Perhaps you’ve read Uncle Bob’s excellent book “Clean Architecture”. If not, I highly recommend it. Here’s a key point where he’s talking about a concept called “screaming architecture”:

Business logic is essential. The fact that it’s delivered over the web, is a detail. When evaluating a framework to use, be careful not to pick one that invades your entire code base. It should be a detail.

How to interpret this? Consider that you are developing a piece of software for a client, and that the software must satisfy their requirements. The implemented solution is called the business logic. It’s a set of requirements that make up the core of the software. They are characterised by being fairly high-level: they say nothing about how things should be done, and everything about what should be done. It’s why we’re building software.

The frontend — regardless of how important it is perceived to be — is a detail as well. Frontends can be replaced, but the business logic is essential to your client, and it’s the reason that the software exists in the first place. It needs to be protected from elements that threaten to destabilise or otherwise threaten the existence of your software: driver issues, bugs in external dependencies, changes in requirements to the technology stack, hosting provider etc. Your overall aspiration is to keep your software viable at all costs.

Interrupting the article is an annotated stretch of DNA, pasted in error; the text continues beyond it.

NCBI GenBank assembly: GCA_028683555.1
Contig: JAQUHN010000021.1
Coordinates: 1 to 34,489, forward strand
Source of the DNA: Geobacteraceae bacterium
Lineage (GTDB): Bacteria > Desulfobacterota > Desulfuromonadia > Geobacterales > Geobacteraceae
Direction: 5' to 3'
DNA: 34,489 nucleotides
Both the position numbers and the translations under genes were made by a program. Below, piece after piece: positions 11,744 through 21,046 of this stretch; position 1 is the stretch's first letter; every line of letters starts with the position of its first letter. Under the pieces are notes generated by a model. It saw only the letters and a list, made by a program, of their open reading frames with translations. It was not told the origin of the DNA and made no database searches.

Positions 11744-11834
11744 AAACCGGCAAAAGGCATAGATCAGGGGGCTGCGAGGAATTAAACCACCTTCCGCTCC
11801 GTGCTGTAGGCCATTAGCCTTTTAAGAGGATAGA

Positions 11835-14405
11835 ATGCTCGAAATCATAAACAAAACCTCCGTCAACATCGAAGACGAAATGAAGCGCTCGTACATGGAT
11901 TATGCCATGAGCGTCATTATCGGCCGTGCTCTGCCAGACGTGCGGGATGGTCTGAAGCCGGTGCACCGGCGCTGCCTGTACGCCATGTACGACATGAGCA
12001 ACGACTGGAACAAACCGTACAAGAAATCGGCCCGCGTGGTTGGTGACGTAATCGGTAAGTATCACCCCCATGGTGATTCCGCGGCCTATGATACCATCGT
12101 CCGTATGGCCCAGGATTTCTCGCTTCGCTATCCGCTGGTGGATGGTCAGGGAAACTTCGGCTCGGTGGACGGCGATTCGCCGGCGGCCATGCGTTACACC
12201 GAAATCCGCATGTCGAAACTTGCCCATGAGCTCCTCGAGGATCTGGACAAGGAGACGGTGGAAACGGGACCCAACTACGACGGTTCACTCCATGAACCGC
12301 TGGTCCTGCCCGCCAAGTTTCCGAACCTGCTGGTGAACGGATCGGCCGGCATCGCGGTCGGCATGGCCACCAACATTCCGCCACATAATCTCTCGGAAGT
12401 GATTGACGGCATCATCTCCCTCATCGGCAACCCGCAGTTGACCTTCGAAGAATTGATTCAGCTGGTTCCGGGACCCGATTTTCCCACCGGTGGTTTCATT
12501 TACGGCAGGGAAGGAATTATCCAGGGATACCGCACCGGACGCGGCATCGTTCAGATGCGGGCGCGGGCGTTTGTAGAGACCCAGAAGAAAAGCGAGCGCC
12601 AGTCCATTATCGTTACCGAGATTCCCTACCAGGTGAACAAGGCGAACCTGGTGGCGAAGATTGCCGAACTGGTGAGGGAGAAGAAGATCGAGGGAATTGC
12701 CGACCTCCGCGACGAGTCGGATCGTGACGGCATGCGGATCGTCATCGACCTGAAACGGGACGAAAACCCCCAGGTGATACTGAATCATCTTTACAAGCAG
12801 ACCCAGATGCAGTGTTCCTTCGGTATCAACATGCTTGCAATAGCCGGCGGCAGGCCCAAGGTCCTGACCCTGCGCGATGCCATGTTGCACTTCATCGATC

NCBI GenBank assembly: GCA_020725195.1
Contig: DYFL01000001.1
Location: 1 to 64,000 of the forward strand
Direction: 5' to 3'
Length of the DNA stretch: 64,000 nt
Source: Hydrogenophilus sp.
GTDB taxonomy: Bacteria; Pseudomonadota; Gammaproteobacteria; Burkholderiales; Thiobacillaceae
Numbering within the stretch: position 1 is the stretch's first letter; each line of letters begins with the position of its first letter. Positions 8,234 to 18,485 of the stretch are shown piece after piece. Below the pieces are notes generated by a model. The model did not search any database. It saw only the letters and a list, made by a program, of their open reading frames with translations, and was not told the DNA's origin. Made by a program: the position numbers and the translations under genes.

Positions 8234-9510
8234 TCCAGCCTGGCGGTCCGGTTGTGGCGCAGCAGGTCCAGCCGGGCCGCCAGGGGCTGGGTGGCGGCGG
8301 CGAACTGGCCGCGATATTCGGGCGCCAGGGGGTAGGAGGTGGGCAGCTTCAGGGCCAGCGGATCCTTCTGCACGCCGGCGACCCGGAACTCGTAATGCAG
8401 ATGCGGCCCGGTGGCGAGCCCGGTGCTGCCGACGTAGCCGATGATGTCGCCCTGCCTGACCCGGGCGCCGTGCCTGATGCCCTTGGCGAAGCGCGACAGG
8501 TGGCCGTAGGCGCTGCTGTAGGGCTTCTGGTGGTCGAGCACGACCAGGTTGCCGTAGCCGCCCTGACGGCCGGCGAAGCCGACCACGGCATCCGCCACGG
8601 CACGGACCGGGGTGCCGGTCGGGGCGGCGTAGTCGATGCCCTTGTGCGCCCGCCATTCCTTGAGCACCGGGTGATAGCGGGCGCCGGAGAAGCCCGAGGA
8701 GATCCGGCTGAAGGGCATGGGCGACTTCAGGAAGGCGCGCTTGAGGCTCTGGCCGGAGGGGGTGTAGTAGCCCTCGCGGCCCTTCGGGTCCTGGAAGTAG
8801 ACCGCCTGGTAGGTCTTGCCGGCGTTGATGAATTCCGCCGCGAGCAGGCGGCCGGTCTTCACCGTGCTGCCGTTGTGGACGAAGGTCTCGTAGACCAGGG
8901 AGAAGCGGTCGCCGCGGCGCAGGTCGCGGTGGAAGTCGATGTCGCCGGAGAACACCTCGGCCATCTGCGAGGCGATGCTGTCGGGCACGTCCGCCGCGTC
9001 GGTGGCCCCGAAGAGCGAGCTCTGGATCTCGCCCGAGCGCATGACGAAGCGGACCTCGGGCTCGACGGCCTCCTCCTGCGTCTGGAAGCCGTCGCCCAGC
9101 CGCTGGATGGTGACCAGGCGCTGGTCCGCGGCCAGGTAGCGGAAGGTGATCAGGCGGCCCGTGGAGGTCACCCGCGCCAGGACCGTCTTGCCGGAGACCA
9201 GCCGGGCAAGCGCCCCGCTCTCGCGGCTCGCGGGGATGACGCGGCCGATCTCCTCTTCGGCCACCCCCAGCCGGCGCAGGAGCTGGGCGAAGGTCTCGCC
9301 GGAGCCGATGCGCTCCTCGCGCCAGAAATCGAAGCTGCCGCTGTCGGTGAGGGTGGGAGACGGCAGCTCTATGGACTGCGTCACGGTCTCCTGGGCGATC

When you decide to use a web framework, you effectively tie your business logic directly to the underlying database (or, in the case of most frameworks, the DBAL), the request/response cycle, a specific logging library, a specific templating engine and, most prevalently, the framework itself. The framework permeates your entire backend, sets constraints on how your code interacts with it, and pretty much also dictates how you layout your application.